Constraints on UK World Power Projection and Foreign Policy in the New World Order: the Maritime Dimension

  • Michael Clarke


`Power projection’ is back in fashion as the stability of the international order is threatened now more by the weakness of states than by their strength. The desire and ability to project power for policing, crisis management, conflict prevention and to obtain influence in the world order reflects a world freed from the imperatives of the Cold War and the ideological competition that it entailed. But the freedom of individual states to project power is now paradoxically constrained by the structure of international interdependence that finally finished off the Cold War and which has replaced it as the dominant trend in world politics. It is not fear of our adversaries or respect for the rules of a dangerous bipolar game that now constrains the major states from projecting their power so much as an awareness of how difficult it is, these days, to make such projected power effective in achieving our aims. This is particularly so for the United Kingdom, a state that has aspirations to a world role, a maritime and expeditionary tradition and the luxury now of a relatively stable international environment in which to operate.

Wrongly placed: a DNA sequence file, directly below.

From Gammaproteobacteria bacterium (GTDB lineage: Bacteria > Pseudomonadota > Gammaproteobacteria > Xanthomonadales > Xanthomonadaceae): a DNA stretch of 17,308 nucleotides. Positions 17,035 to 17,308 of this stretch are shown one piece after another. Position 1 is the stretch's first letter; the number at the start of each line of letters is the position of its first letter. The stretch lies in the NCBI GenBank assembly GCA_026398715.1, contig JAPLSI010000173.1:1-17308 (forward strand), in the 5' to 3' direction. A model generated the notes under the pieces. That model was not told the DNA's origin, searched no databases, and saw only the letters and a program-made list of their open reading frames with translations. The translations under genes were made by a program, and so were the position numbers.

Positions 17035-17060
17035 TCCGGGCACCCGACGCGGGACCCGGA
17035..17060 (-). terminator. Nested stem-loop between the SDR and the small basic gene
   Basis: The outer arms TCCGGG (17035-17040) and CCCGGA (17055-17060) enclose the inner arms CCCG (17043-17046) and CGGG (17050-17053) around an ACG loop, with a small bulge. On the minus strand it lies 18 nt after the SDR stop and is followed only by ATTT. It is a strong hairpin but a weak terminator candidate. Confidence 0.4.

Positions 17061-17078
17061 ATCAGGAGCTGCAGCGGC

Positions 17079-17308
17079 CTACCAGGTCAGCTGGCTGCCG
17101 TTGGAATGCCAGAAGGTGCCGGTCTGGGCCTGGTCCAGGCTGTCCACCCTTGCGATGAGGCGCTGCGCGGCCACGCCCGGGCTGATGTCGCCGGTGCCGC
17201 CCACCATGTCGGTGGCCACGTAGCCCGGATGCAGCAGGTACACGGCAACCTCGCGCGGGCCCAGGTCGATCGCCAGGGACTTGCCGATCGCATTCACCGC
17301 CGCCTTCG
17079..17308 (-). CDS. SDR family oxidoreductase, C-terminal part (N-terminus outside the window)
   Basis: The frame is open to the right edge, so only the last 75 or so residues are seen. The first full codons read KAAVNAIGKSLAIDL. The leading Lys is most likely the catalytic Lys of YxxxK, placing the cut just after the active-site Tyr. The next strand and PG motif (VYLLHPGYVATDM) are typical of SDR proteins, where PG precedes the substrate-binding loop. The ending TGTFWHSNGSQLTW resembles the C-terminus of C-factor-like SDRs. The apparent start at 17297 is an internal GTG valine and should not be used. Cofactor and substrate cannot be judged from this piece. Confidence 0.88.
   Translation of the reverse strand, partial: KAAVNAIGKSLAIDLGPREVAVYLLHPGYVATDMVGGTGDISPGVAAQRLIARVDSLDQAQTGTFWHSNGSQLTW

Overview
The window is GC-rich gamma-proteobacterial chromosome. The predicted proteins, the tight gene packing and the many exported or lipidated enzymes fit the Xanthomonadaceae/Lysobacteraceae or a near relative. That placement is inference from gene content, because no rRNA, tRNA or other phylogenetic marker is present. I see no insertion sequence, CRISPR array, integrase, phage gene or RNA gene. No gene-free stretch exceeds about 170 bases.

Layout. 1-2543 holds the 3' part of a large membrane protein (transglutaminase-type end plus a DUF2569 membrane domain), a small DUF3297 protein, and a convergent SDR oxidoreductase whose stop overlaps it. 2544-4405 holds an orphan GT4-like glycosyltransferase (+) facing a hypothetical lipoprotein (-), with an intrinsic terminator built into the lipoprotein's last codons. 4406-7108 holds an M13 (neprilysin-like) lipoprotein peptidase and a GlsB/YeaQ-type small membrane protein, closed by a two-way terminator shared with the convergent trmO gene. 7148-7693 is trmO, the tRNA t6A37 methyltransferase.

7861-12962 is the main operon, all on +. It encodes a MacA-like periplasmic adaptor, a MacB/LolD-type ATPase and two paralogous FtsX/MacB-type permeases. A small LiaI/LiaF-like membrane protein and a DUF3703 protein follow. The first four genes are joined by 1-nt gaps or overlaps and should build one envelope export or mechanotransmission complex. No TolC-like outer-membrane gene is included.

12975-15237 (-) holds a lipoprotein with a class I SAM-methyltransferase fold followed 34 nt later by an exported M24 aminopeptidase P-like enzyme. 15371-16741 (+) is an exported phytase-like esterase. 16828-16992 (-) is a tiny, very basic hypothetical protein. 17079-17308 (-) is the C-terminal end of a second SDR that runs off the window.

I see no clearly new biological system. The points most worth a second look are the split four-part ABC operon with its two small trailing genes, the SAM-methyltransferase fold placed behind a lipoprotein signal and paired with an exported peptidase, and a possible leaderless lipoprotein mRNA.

Foreign Policy Monetary Union Power Projection External Policy Conflict Prevention 
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© Palgrave Macmillan, a division of Macmillan Publishers Limited 1999

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  • Michael Clarke

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